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The Failure Of The Cuban Revolution

1634 words - 7 pages

In the early hours of 1959, President Fulgencio Batista left Cuba and by doing so he set in motion the end of the democratic era for Cuba. Mainly due to social unrest and the political pressures from the country’s allies, the president had no other choice but to resign his post and leave. It is well known that he used repression to keep people from protesting against the widespread corruption existing in the country. Additionally, during his time in office, Cuba became the playground of many of the bosses of the organized crime. Regardless of these facts, the country used to be known for its blooming economy and beautiful infrastructure. Public transportation and the food supply were at the ...view middle of the document...

” This means that although there is a state, the party is the real ruling force in Cuba.
After the disappearance of the soviet bloc, the government tried many things to avert the economic meltdown. These measures failed to maintain the economy, and as a result, food shortages started to happen. As the situation worsened, the government was forced to authorize the possession of dollars which had been prohibited in the 1980s. This action was the first major sign that the revolution and socialism were a failure. While the ability to possess dollars was a relief for many, it became a problem for others because the government started charging in dollars all groceries and household supplies. This new measure created a difference of class as stated by Joseph D. Policano, “in officially classless Cuba there are, in fact, two classes: Cubans who have access to dollars and those who don't. The have-nots suffer a hard life indeed” (1). For those who have family outside of Cuba, the ability to purchase food and supplies in dollars is an easy thing, but for those who do not and only have their salary, which is often the equivalent to 25 dollars a month, to get those supplies is almost impossible.
Additionally, branching from the economic hardships, prostitution has become common place in Cuban society. As Policano says, a foreigner is approached multiple times during the day by people who give their bodies as a way of earning the money to maintain their families or buy clothing for themselves (1). Many of these prostitutes are engineers, doctors, and teachers who find themselves forced to give their bodies due to the country's extremely difficult economic situation. At the same time, another social factor in which the revolution has failed is race discrimination. In Cuba, the state claims there is no racial discrimination but the truth is completely different. Although the presence of black people is strong within the state’s ruling body, there is still discrimination in the society as a whole. As stated by Sarah Custer, “racial prejudice in employment is often tied to underlying social associations of moral corruption with blackness, and with a focus on white-dominated Cuban standards of beauty” (4). Additionally, black people end up being profiled as delinquents by the police on a regular basis and the practice of the religions that came from Africa is not approved by many with the government.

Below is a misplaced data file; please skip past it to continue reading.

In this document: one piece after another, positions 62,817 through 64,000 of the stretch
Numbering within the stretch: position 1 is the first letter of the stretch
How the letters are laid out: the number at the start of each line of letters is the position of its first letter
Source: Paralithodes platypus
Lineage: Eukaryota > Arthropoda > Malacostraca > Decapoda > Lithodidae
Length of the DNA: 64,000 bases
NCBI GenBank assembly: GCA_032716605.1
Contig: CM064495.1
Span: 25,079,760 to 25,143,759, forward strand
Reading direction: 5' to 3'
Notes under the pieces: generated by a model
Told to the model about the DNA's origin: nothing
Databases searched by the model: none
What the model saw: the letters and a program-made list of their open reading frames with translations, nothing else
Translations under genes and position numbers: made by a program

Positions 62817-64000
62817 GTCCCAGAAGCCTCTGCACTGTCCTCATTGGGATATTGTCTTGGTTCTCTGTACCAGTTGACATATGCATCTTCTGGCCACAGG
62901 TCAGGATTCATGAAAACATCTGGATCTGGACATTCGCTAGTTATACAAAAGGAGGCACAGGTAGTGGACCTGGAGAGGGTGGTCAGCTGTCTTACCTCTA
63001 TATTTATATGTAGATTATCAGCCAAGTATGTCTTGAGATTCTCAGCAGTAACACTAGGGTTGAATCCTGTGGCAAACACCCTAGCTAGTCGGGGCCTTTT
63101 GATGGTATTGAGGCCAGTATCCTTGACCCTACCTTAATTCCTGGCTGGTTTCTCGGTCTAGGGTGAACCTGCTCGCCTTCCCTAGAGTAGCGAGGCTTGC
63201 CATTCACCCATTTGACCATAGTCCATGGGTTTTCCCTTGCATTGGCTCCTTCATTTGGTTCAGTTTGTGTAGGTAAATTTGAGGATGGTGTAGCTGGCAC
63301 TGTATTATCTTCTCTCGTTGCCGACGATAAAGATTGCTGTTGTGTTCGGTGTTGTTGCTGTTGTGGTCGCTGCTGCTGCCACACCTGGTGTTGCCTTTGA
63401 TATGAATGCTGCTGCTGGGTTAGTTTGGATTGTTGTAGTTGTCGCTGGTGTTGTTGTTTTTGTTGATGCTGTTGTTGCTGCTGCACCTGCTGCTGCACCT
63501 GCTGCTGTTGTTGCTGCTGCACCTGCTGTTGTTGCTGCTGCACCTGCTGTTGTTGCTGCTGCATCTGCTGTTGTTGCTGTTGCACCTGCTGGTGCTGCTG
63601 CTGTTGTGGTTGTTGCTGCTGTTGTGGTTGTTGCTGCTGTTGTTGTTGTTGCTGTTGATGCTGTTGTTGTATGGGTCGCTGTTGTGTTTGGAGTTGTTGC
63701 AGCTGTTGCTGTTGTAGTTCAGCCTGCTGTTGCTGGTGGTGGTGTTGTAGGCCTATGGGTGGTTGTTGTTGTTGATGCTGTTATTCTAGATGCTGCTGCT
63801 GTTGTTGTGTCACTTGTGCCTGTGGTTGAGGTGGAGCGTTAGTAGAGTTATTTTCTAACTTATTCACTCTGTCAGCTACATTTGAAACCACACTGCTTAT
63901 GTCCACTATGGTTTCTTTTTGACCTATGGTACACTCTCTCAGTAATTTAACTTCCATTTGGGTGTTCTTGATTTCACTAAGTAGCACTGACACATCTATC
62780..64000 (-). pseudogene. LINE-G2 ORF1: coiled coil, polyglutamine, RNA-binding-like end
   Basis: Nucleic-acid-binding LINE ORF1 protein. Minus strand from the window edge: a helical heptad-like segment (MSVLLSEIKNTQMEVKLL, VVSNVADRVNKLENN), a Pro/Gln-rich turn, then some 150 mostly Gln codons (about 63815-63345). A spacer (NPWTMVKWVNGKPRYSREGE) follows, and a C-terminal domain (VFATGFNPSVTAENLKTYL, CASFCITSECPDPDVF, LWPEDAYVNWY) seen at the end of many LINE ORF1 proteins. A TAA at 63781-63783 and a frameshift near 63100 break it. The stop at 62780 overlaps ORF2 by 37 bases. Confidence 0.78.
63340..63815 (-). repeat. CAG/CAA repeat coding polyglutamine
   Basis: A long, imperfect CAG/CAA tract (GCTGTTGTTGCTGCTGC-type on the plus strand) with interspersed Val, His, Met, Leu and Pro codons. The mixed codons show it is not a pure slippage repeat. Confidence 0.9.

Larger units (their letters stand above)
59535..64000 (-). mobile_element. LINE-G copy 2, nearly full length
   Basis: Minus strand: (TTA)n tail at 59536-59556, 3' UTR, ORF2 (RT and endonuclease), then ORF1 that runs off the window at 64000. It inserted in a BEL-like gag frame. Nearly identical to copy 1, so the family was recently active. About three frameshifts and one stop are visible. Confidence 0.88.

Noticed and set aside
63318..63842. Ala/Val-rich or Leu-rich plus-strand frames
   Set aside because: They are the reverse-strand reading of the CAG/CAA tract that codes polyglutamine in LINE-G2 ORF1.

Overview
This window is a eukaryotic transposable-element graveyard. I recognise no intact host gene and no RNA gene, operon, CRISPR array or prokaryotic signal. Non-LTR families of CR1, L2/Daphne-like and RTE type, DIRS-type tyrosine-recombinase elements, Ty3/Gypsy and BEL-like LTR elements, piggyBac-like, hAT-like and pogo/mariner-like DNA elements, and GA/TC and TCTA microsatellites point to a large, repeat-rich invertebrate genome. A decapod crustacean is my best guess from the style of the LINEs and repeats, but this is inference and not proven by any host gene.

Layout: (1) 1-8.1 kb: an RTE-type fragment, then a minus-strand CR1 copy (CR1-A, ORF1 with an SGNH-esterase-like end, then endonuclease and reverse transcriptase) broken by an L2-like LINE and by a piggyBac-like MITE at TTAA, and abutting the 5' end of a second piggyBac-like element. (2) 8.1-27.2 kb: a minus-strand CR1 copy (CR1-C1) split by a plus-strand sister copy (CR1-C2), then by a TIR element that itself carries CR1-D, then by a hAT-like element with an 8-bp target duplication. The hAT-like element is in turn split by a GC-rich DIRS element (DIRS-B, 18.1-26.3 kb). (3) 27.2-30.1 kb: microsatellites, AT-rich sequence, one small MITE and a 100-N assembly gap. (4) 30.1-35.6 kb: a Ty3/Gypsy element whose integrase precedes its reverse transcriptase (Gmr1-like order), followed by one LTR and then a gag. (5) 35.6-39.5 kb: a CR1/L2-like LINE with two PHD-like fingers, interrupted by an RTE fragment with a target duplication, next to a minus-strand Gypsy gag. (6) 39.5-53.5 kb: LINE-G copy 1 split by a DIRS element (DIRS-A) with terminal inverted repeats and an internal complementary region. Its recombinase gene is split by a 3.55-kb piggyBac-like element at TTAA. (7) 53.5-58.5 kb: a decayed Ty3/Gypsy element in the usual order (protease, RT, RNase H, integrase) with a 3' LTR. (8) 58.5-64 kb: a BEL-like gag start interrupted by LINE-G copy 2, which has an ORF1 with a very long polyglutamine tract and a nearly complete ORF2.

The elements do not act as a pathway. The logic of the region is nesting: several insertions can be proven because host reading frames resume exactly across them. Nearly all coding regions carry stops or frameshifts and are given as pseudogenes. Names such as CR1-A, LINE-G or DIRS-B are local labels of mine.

While the economy deteriorated, education and healthcare improved almost to the levels of a first world country. This improvement, even though apparently beneficial to the Cuban people, is mainly used by the government to export the revolution throughout the world. As a matter of fact, the healthcare system in Cuba is divided into the care given to foreigners and the care given to nationals. The high level of care provided to foreigners is a slap in the face to nationals, who most of the time cannot even buy the medications they are prescribed because it is out...

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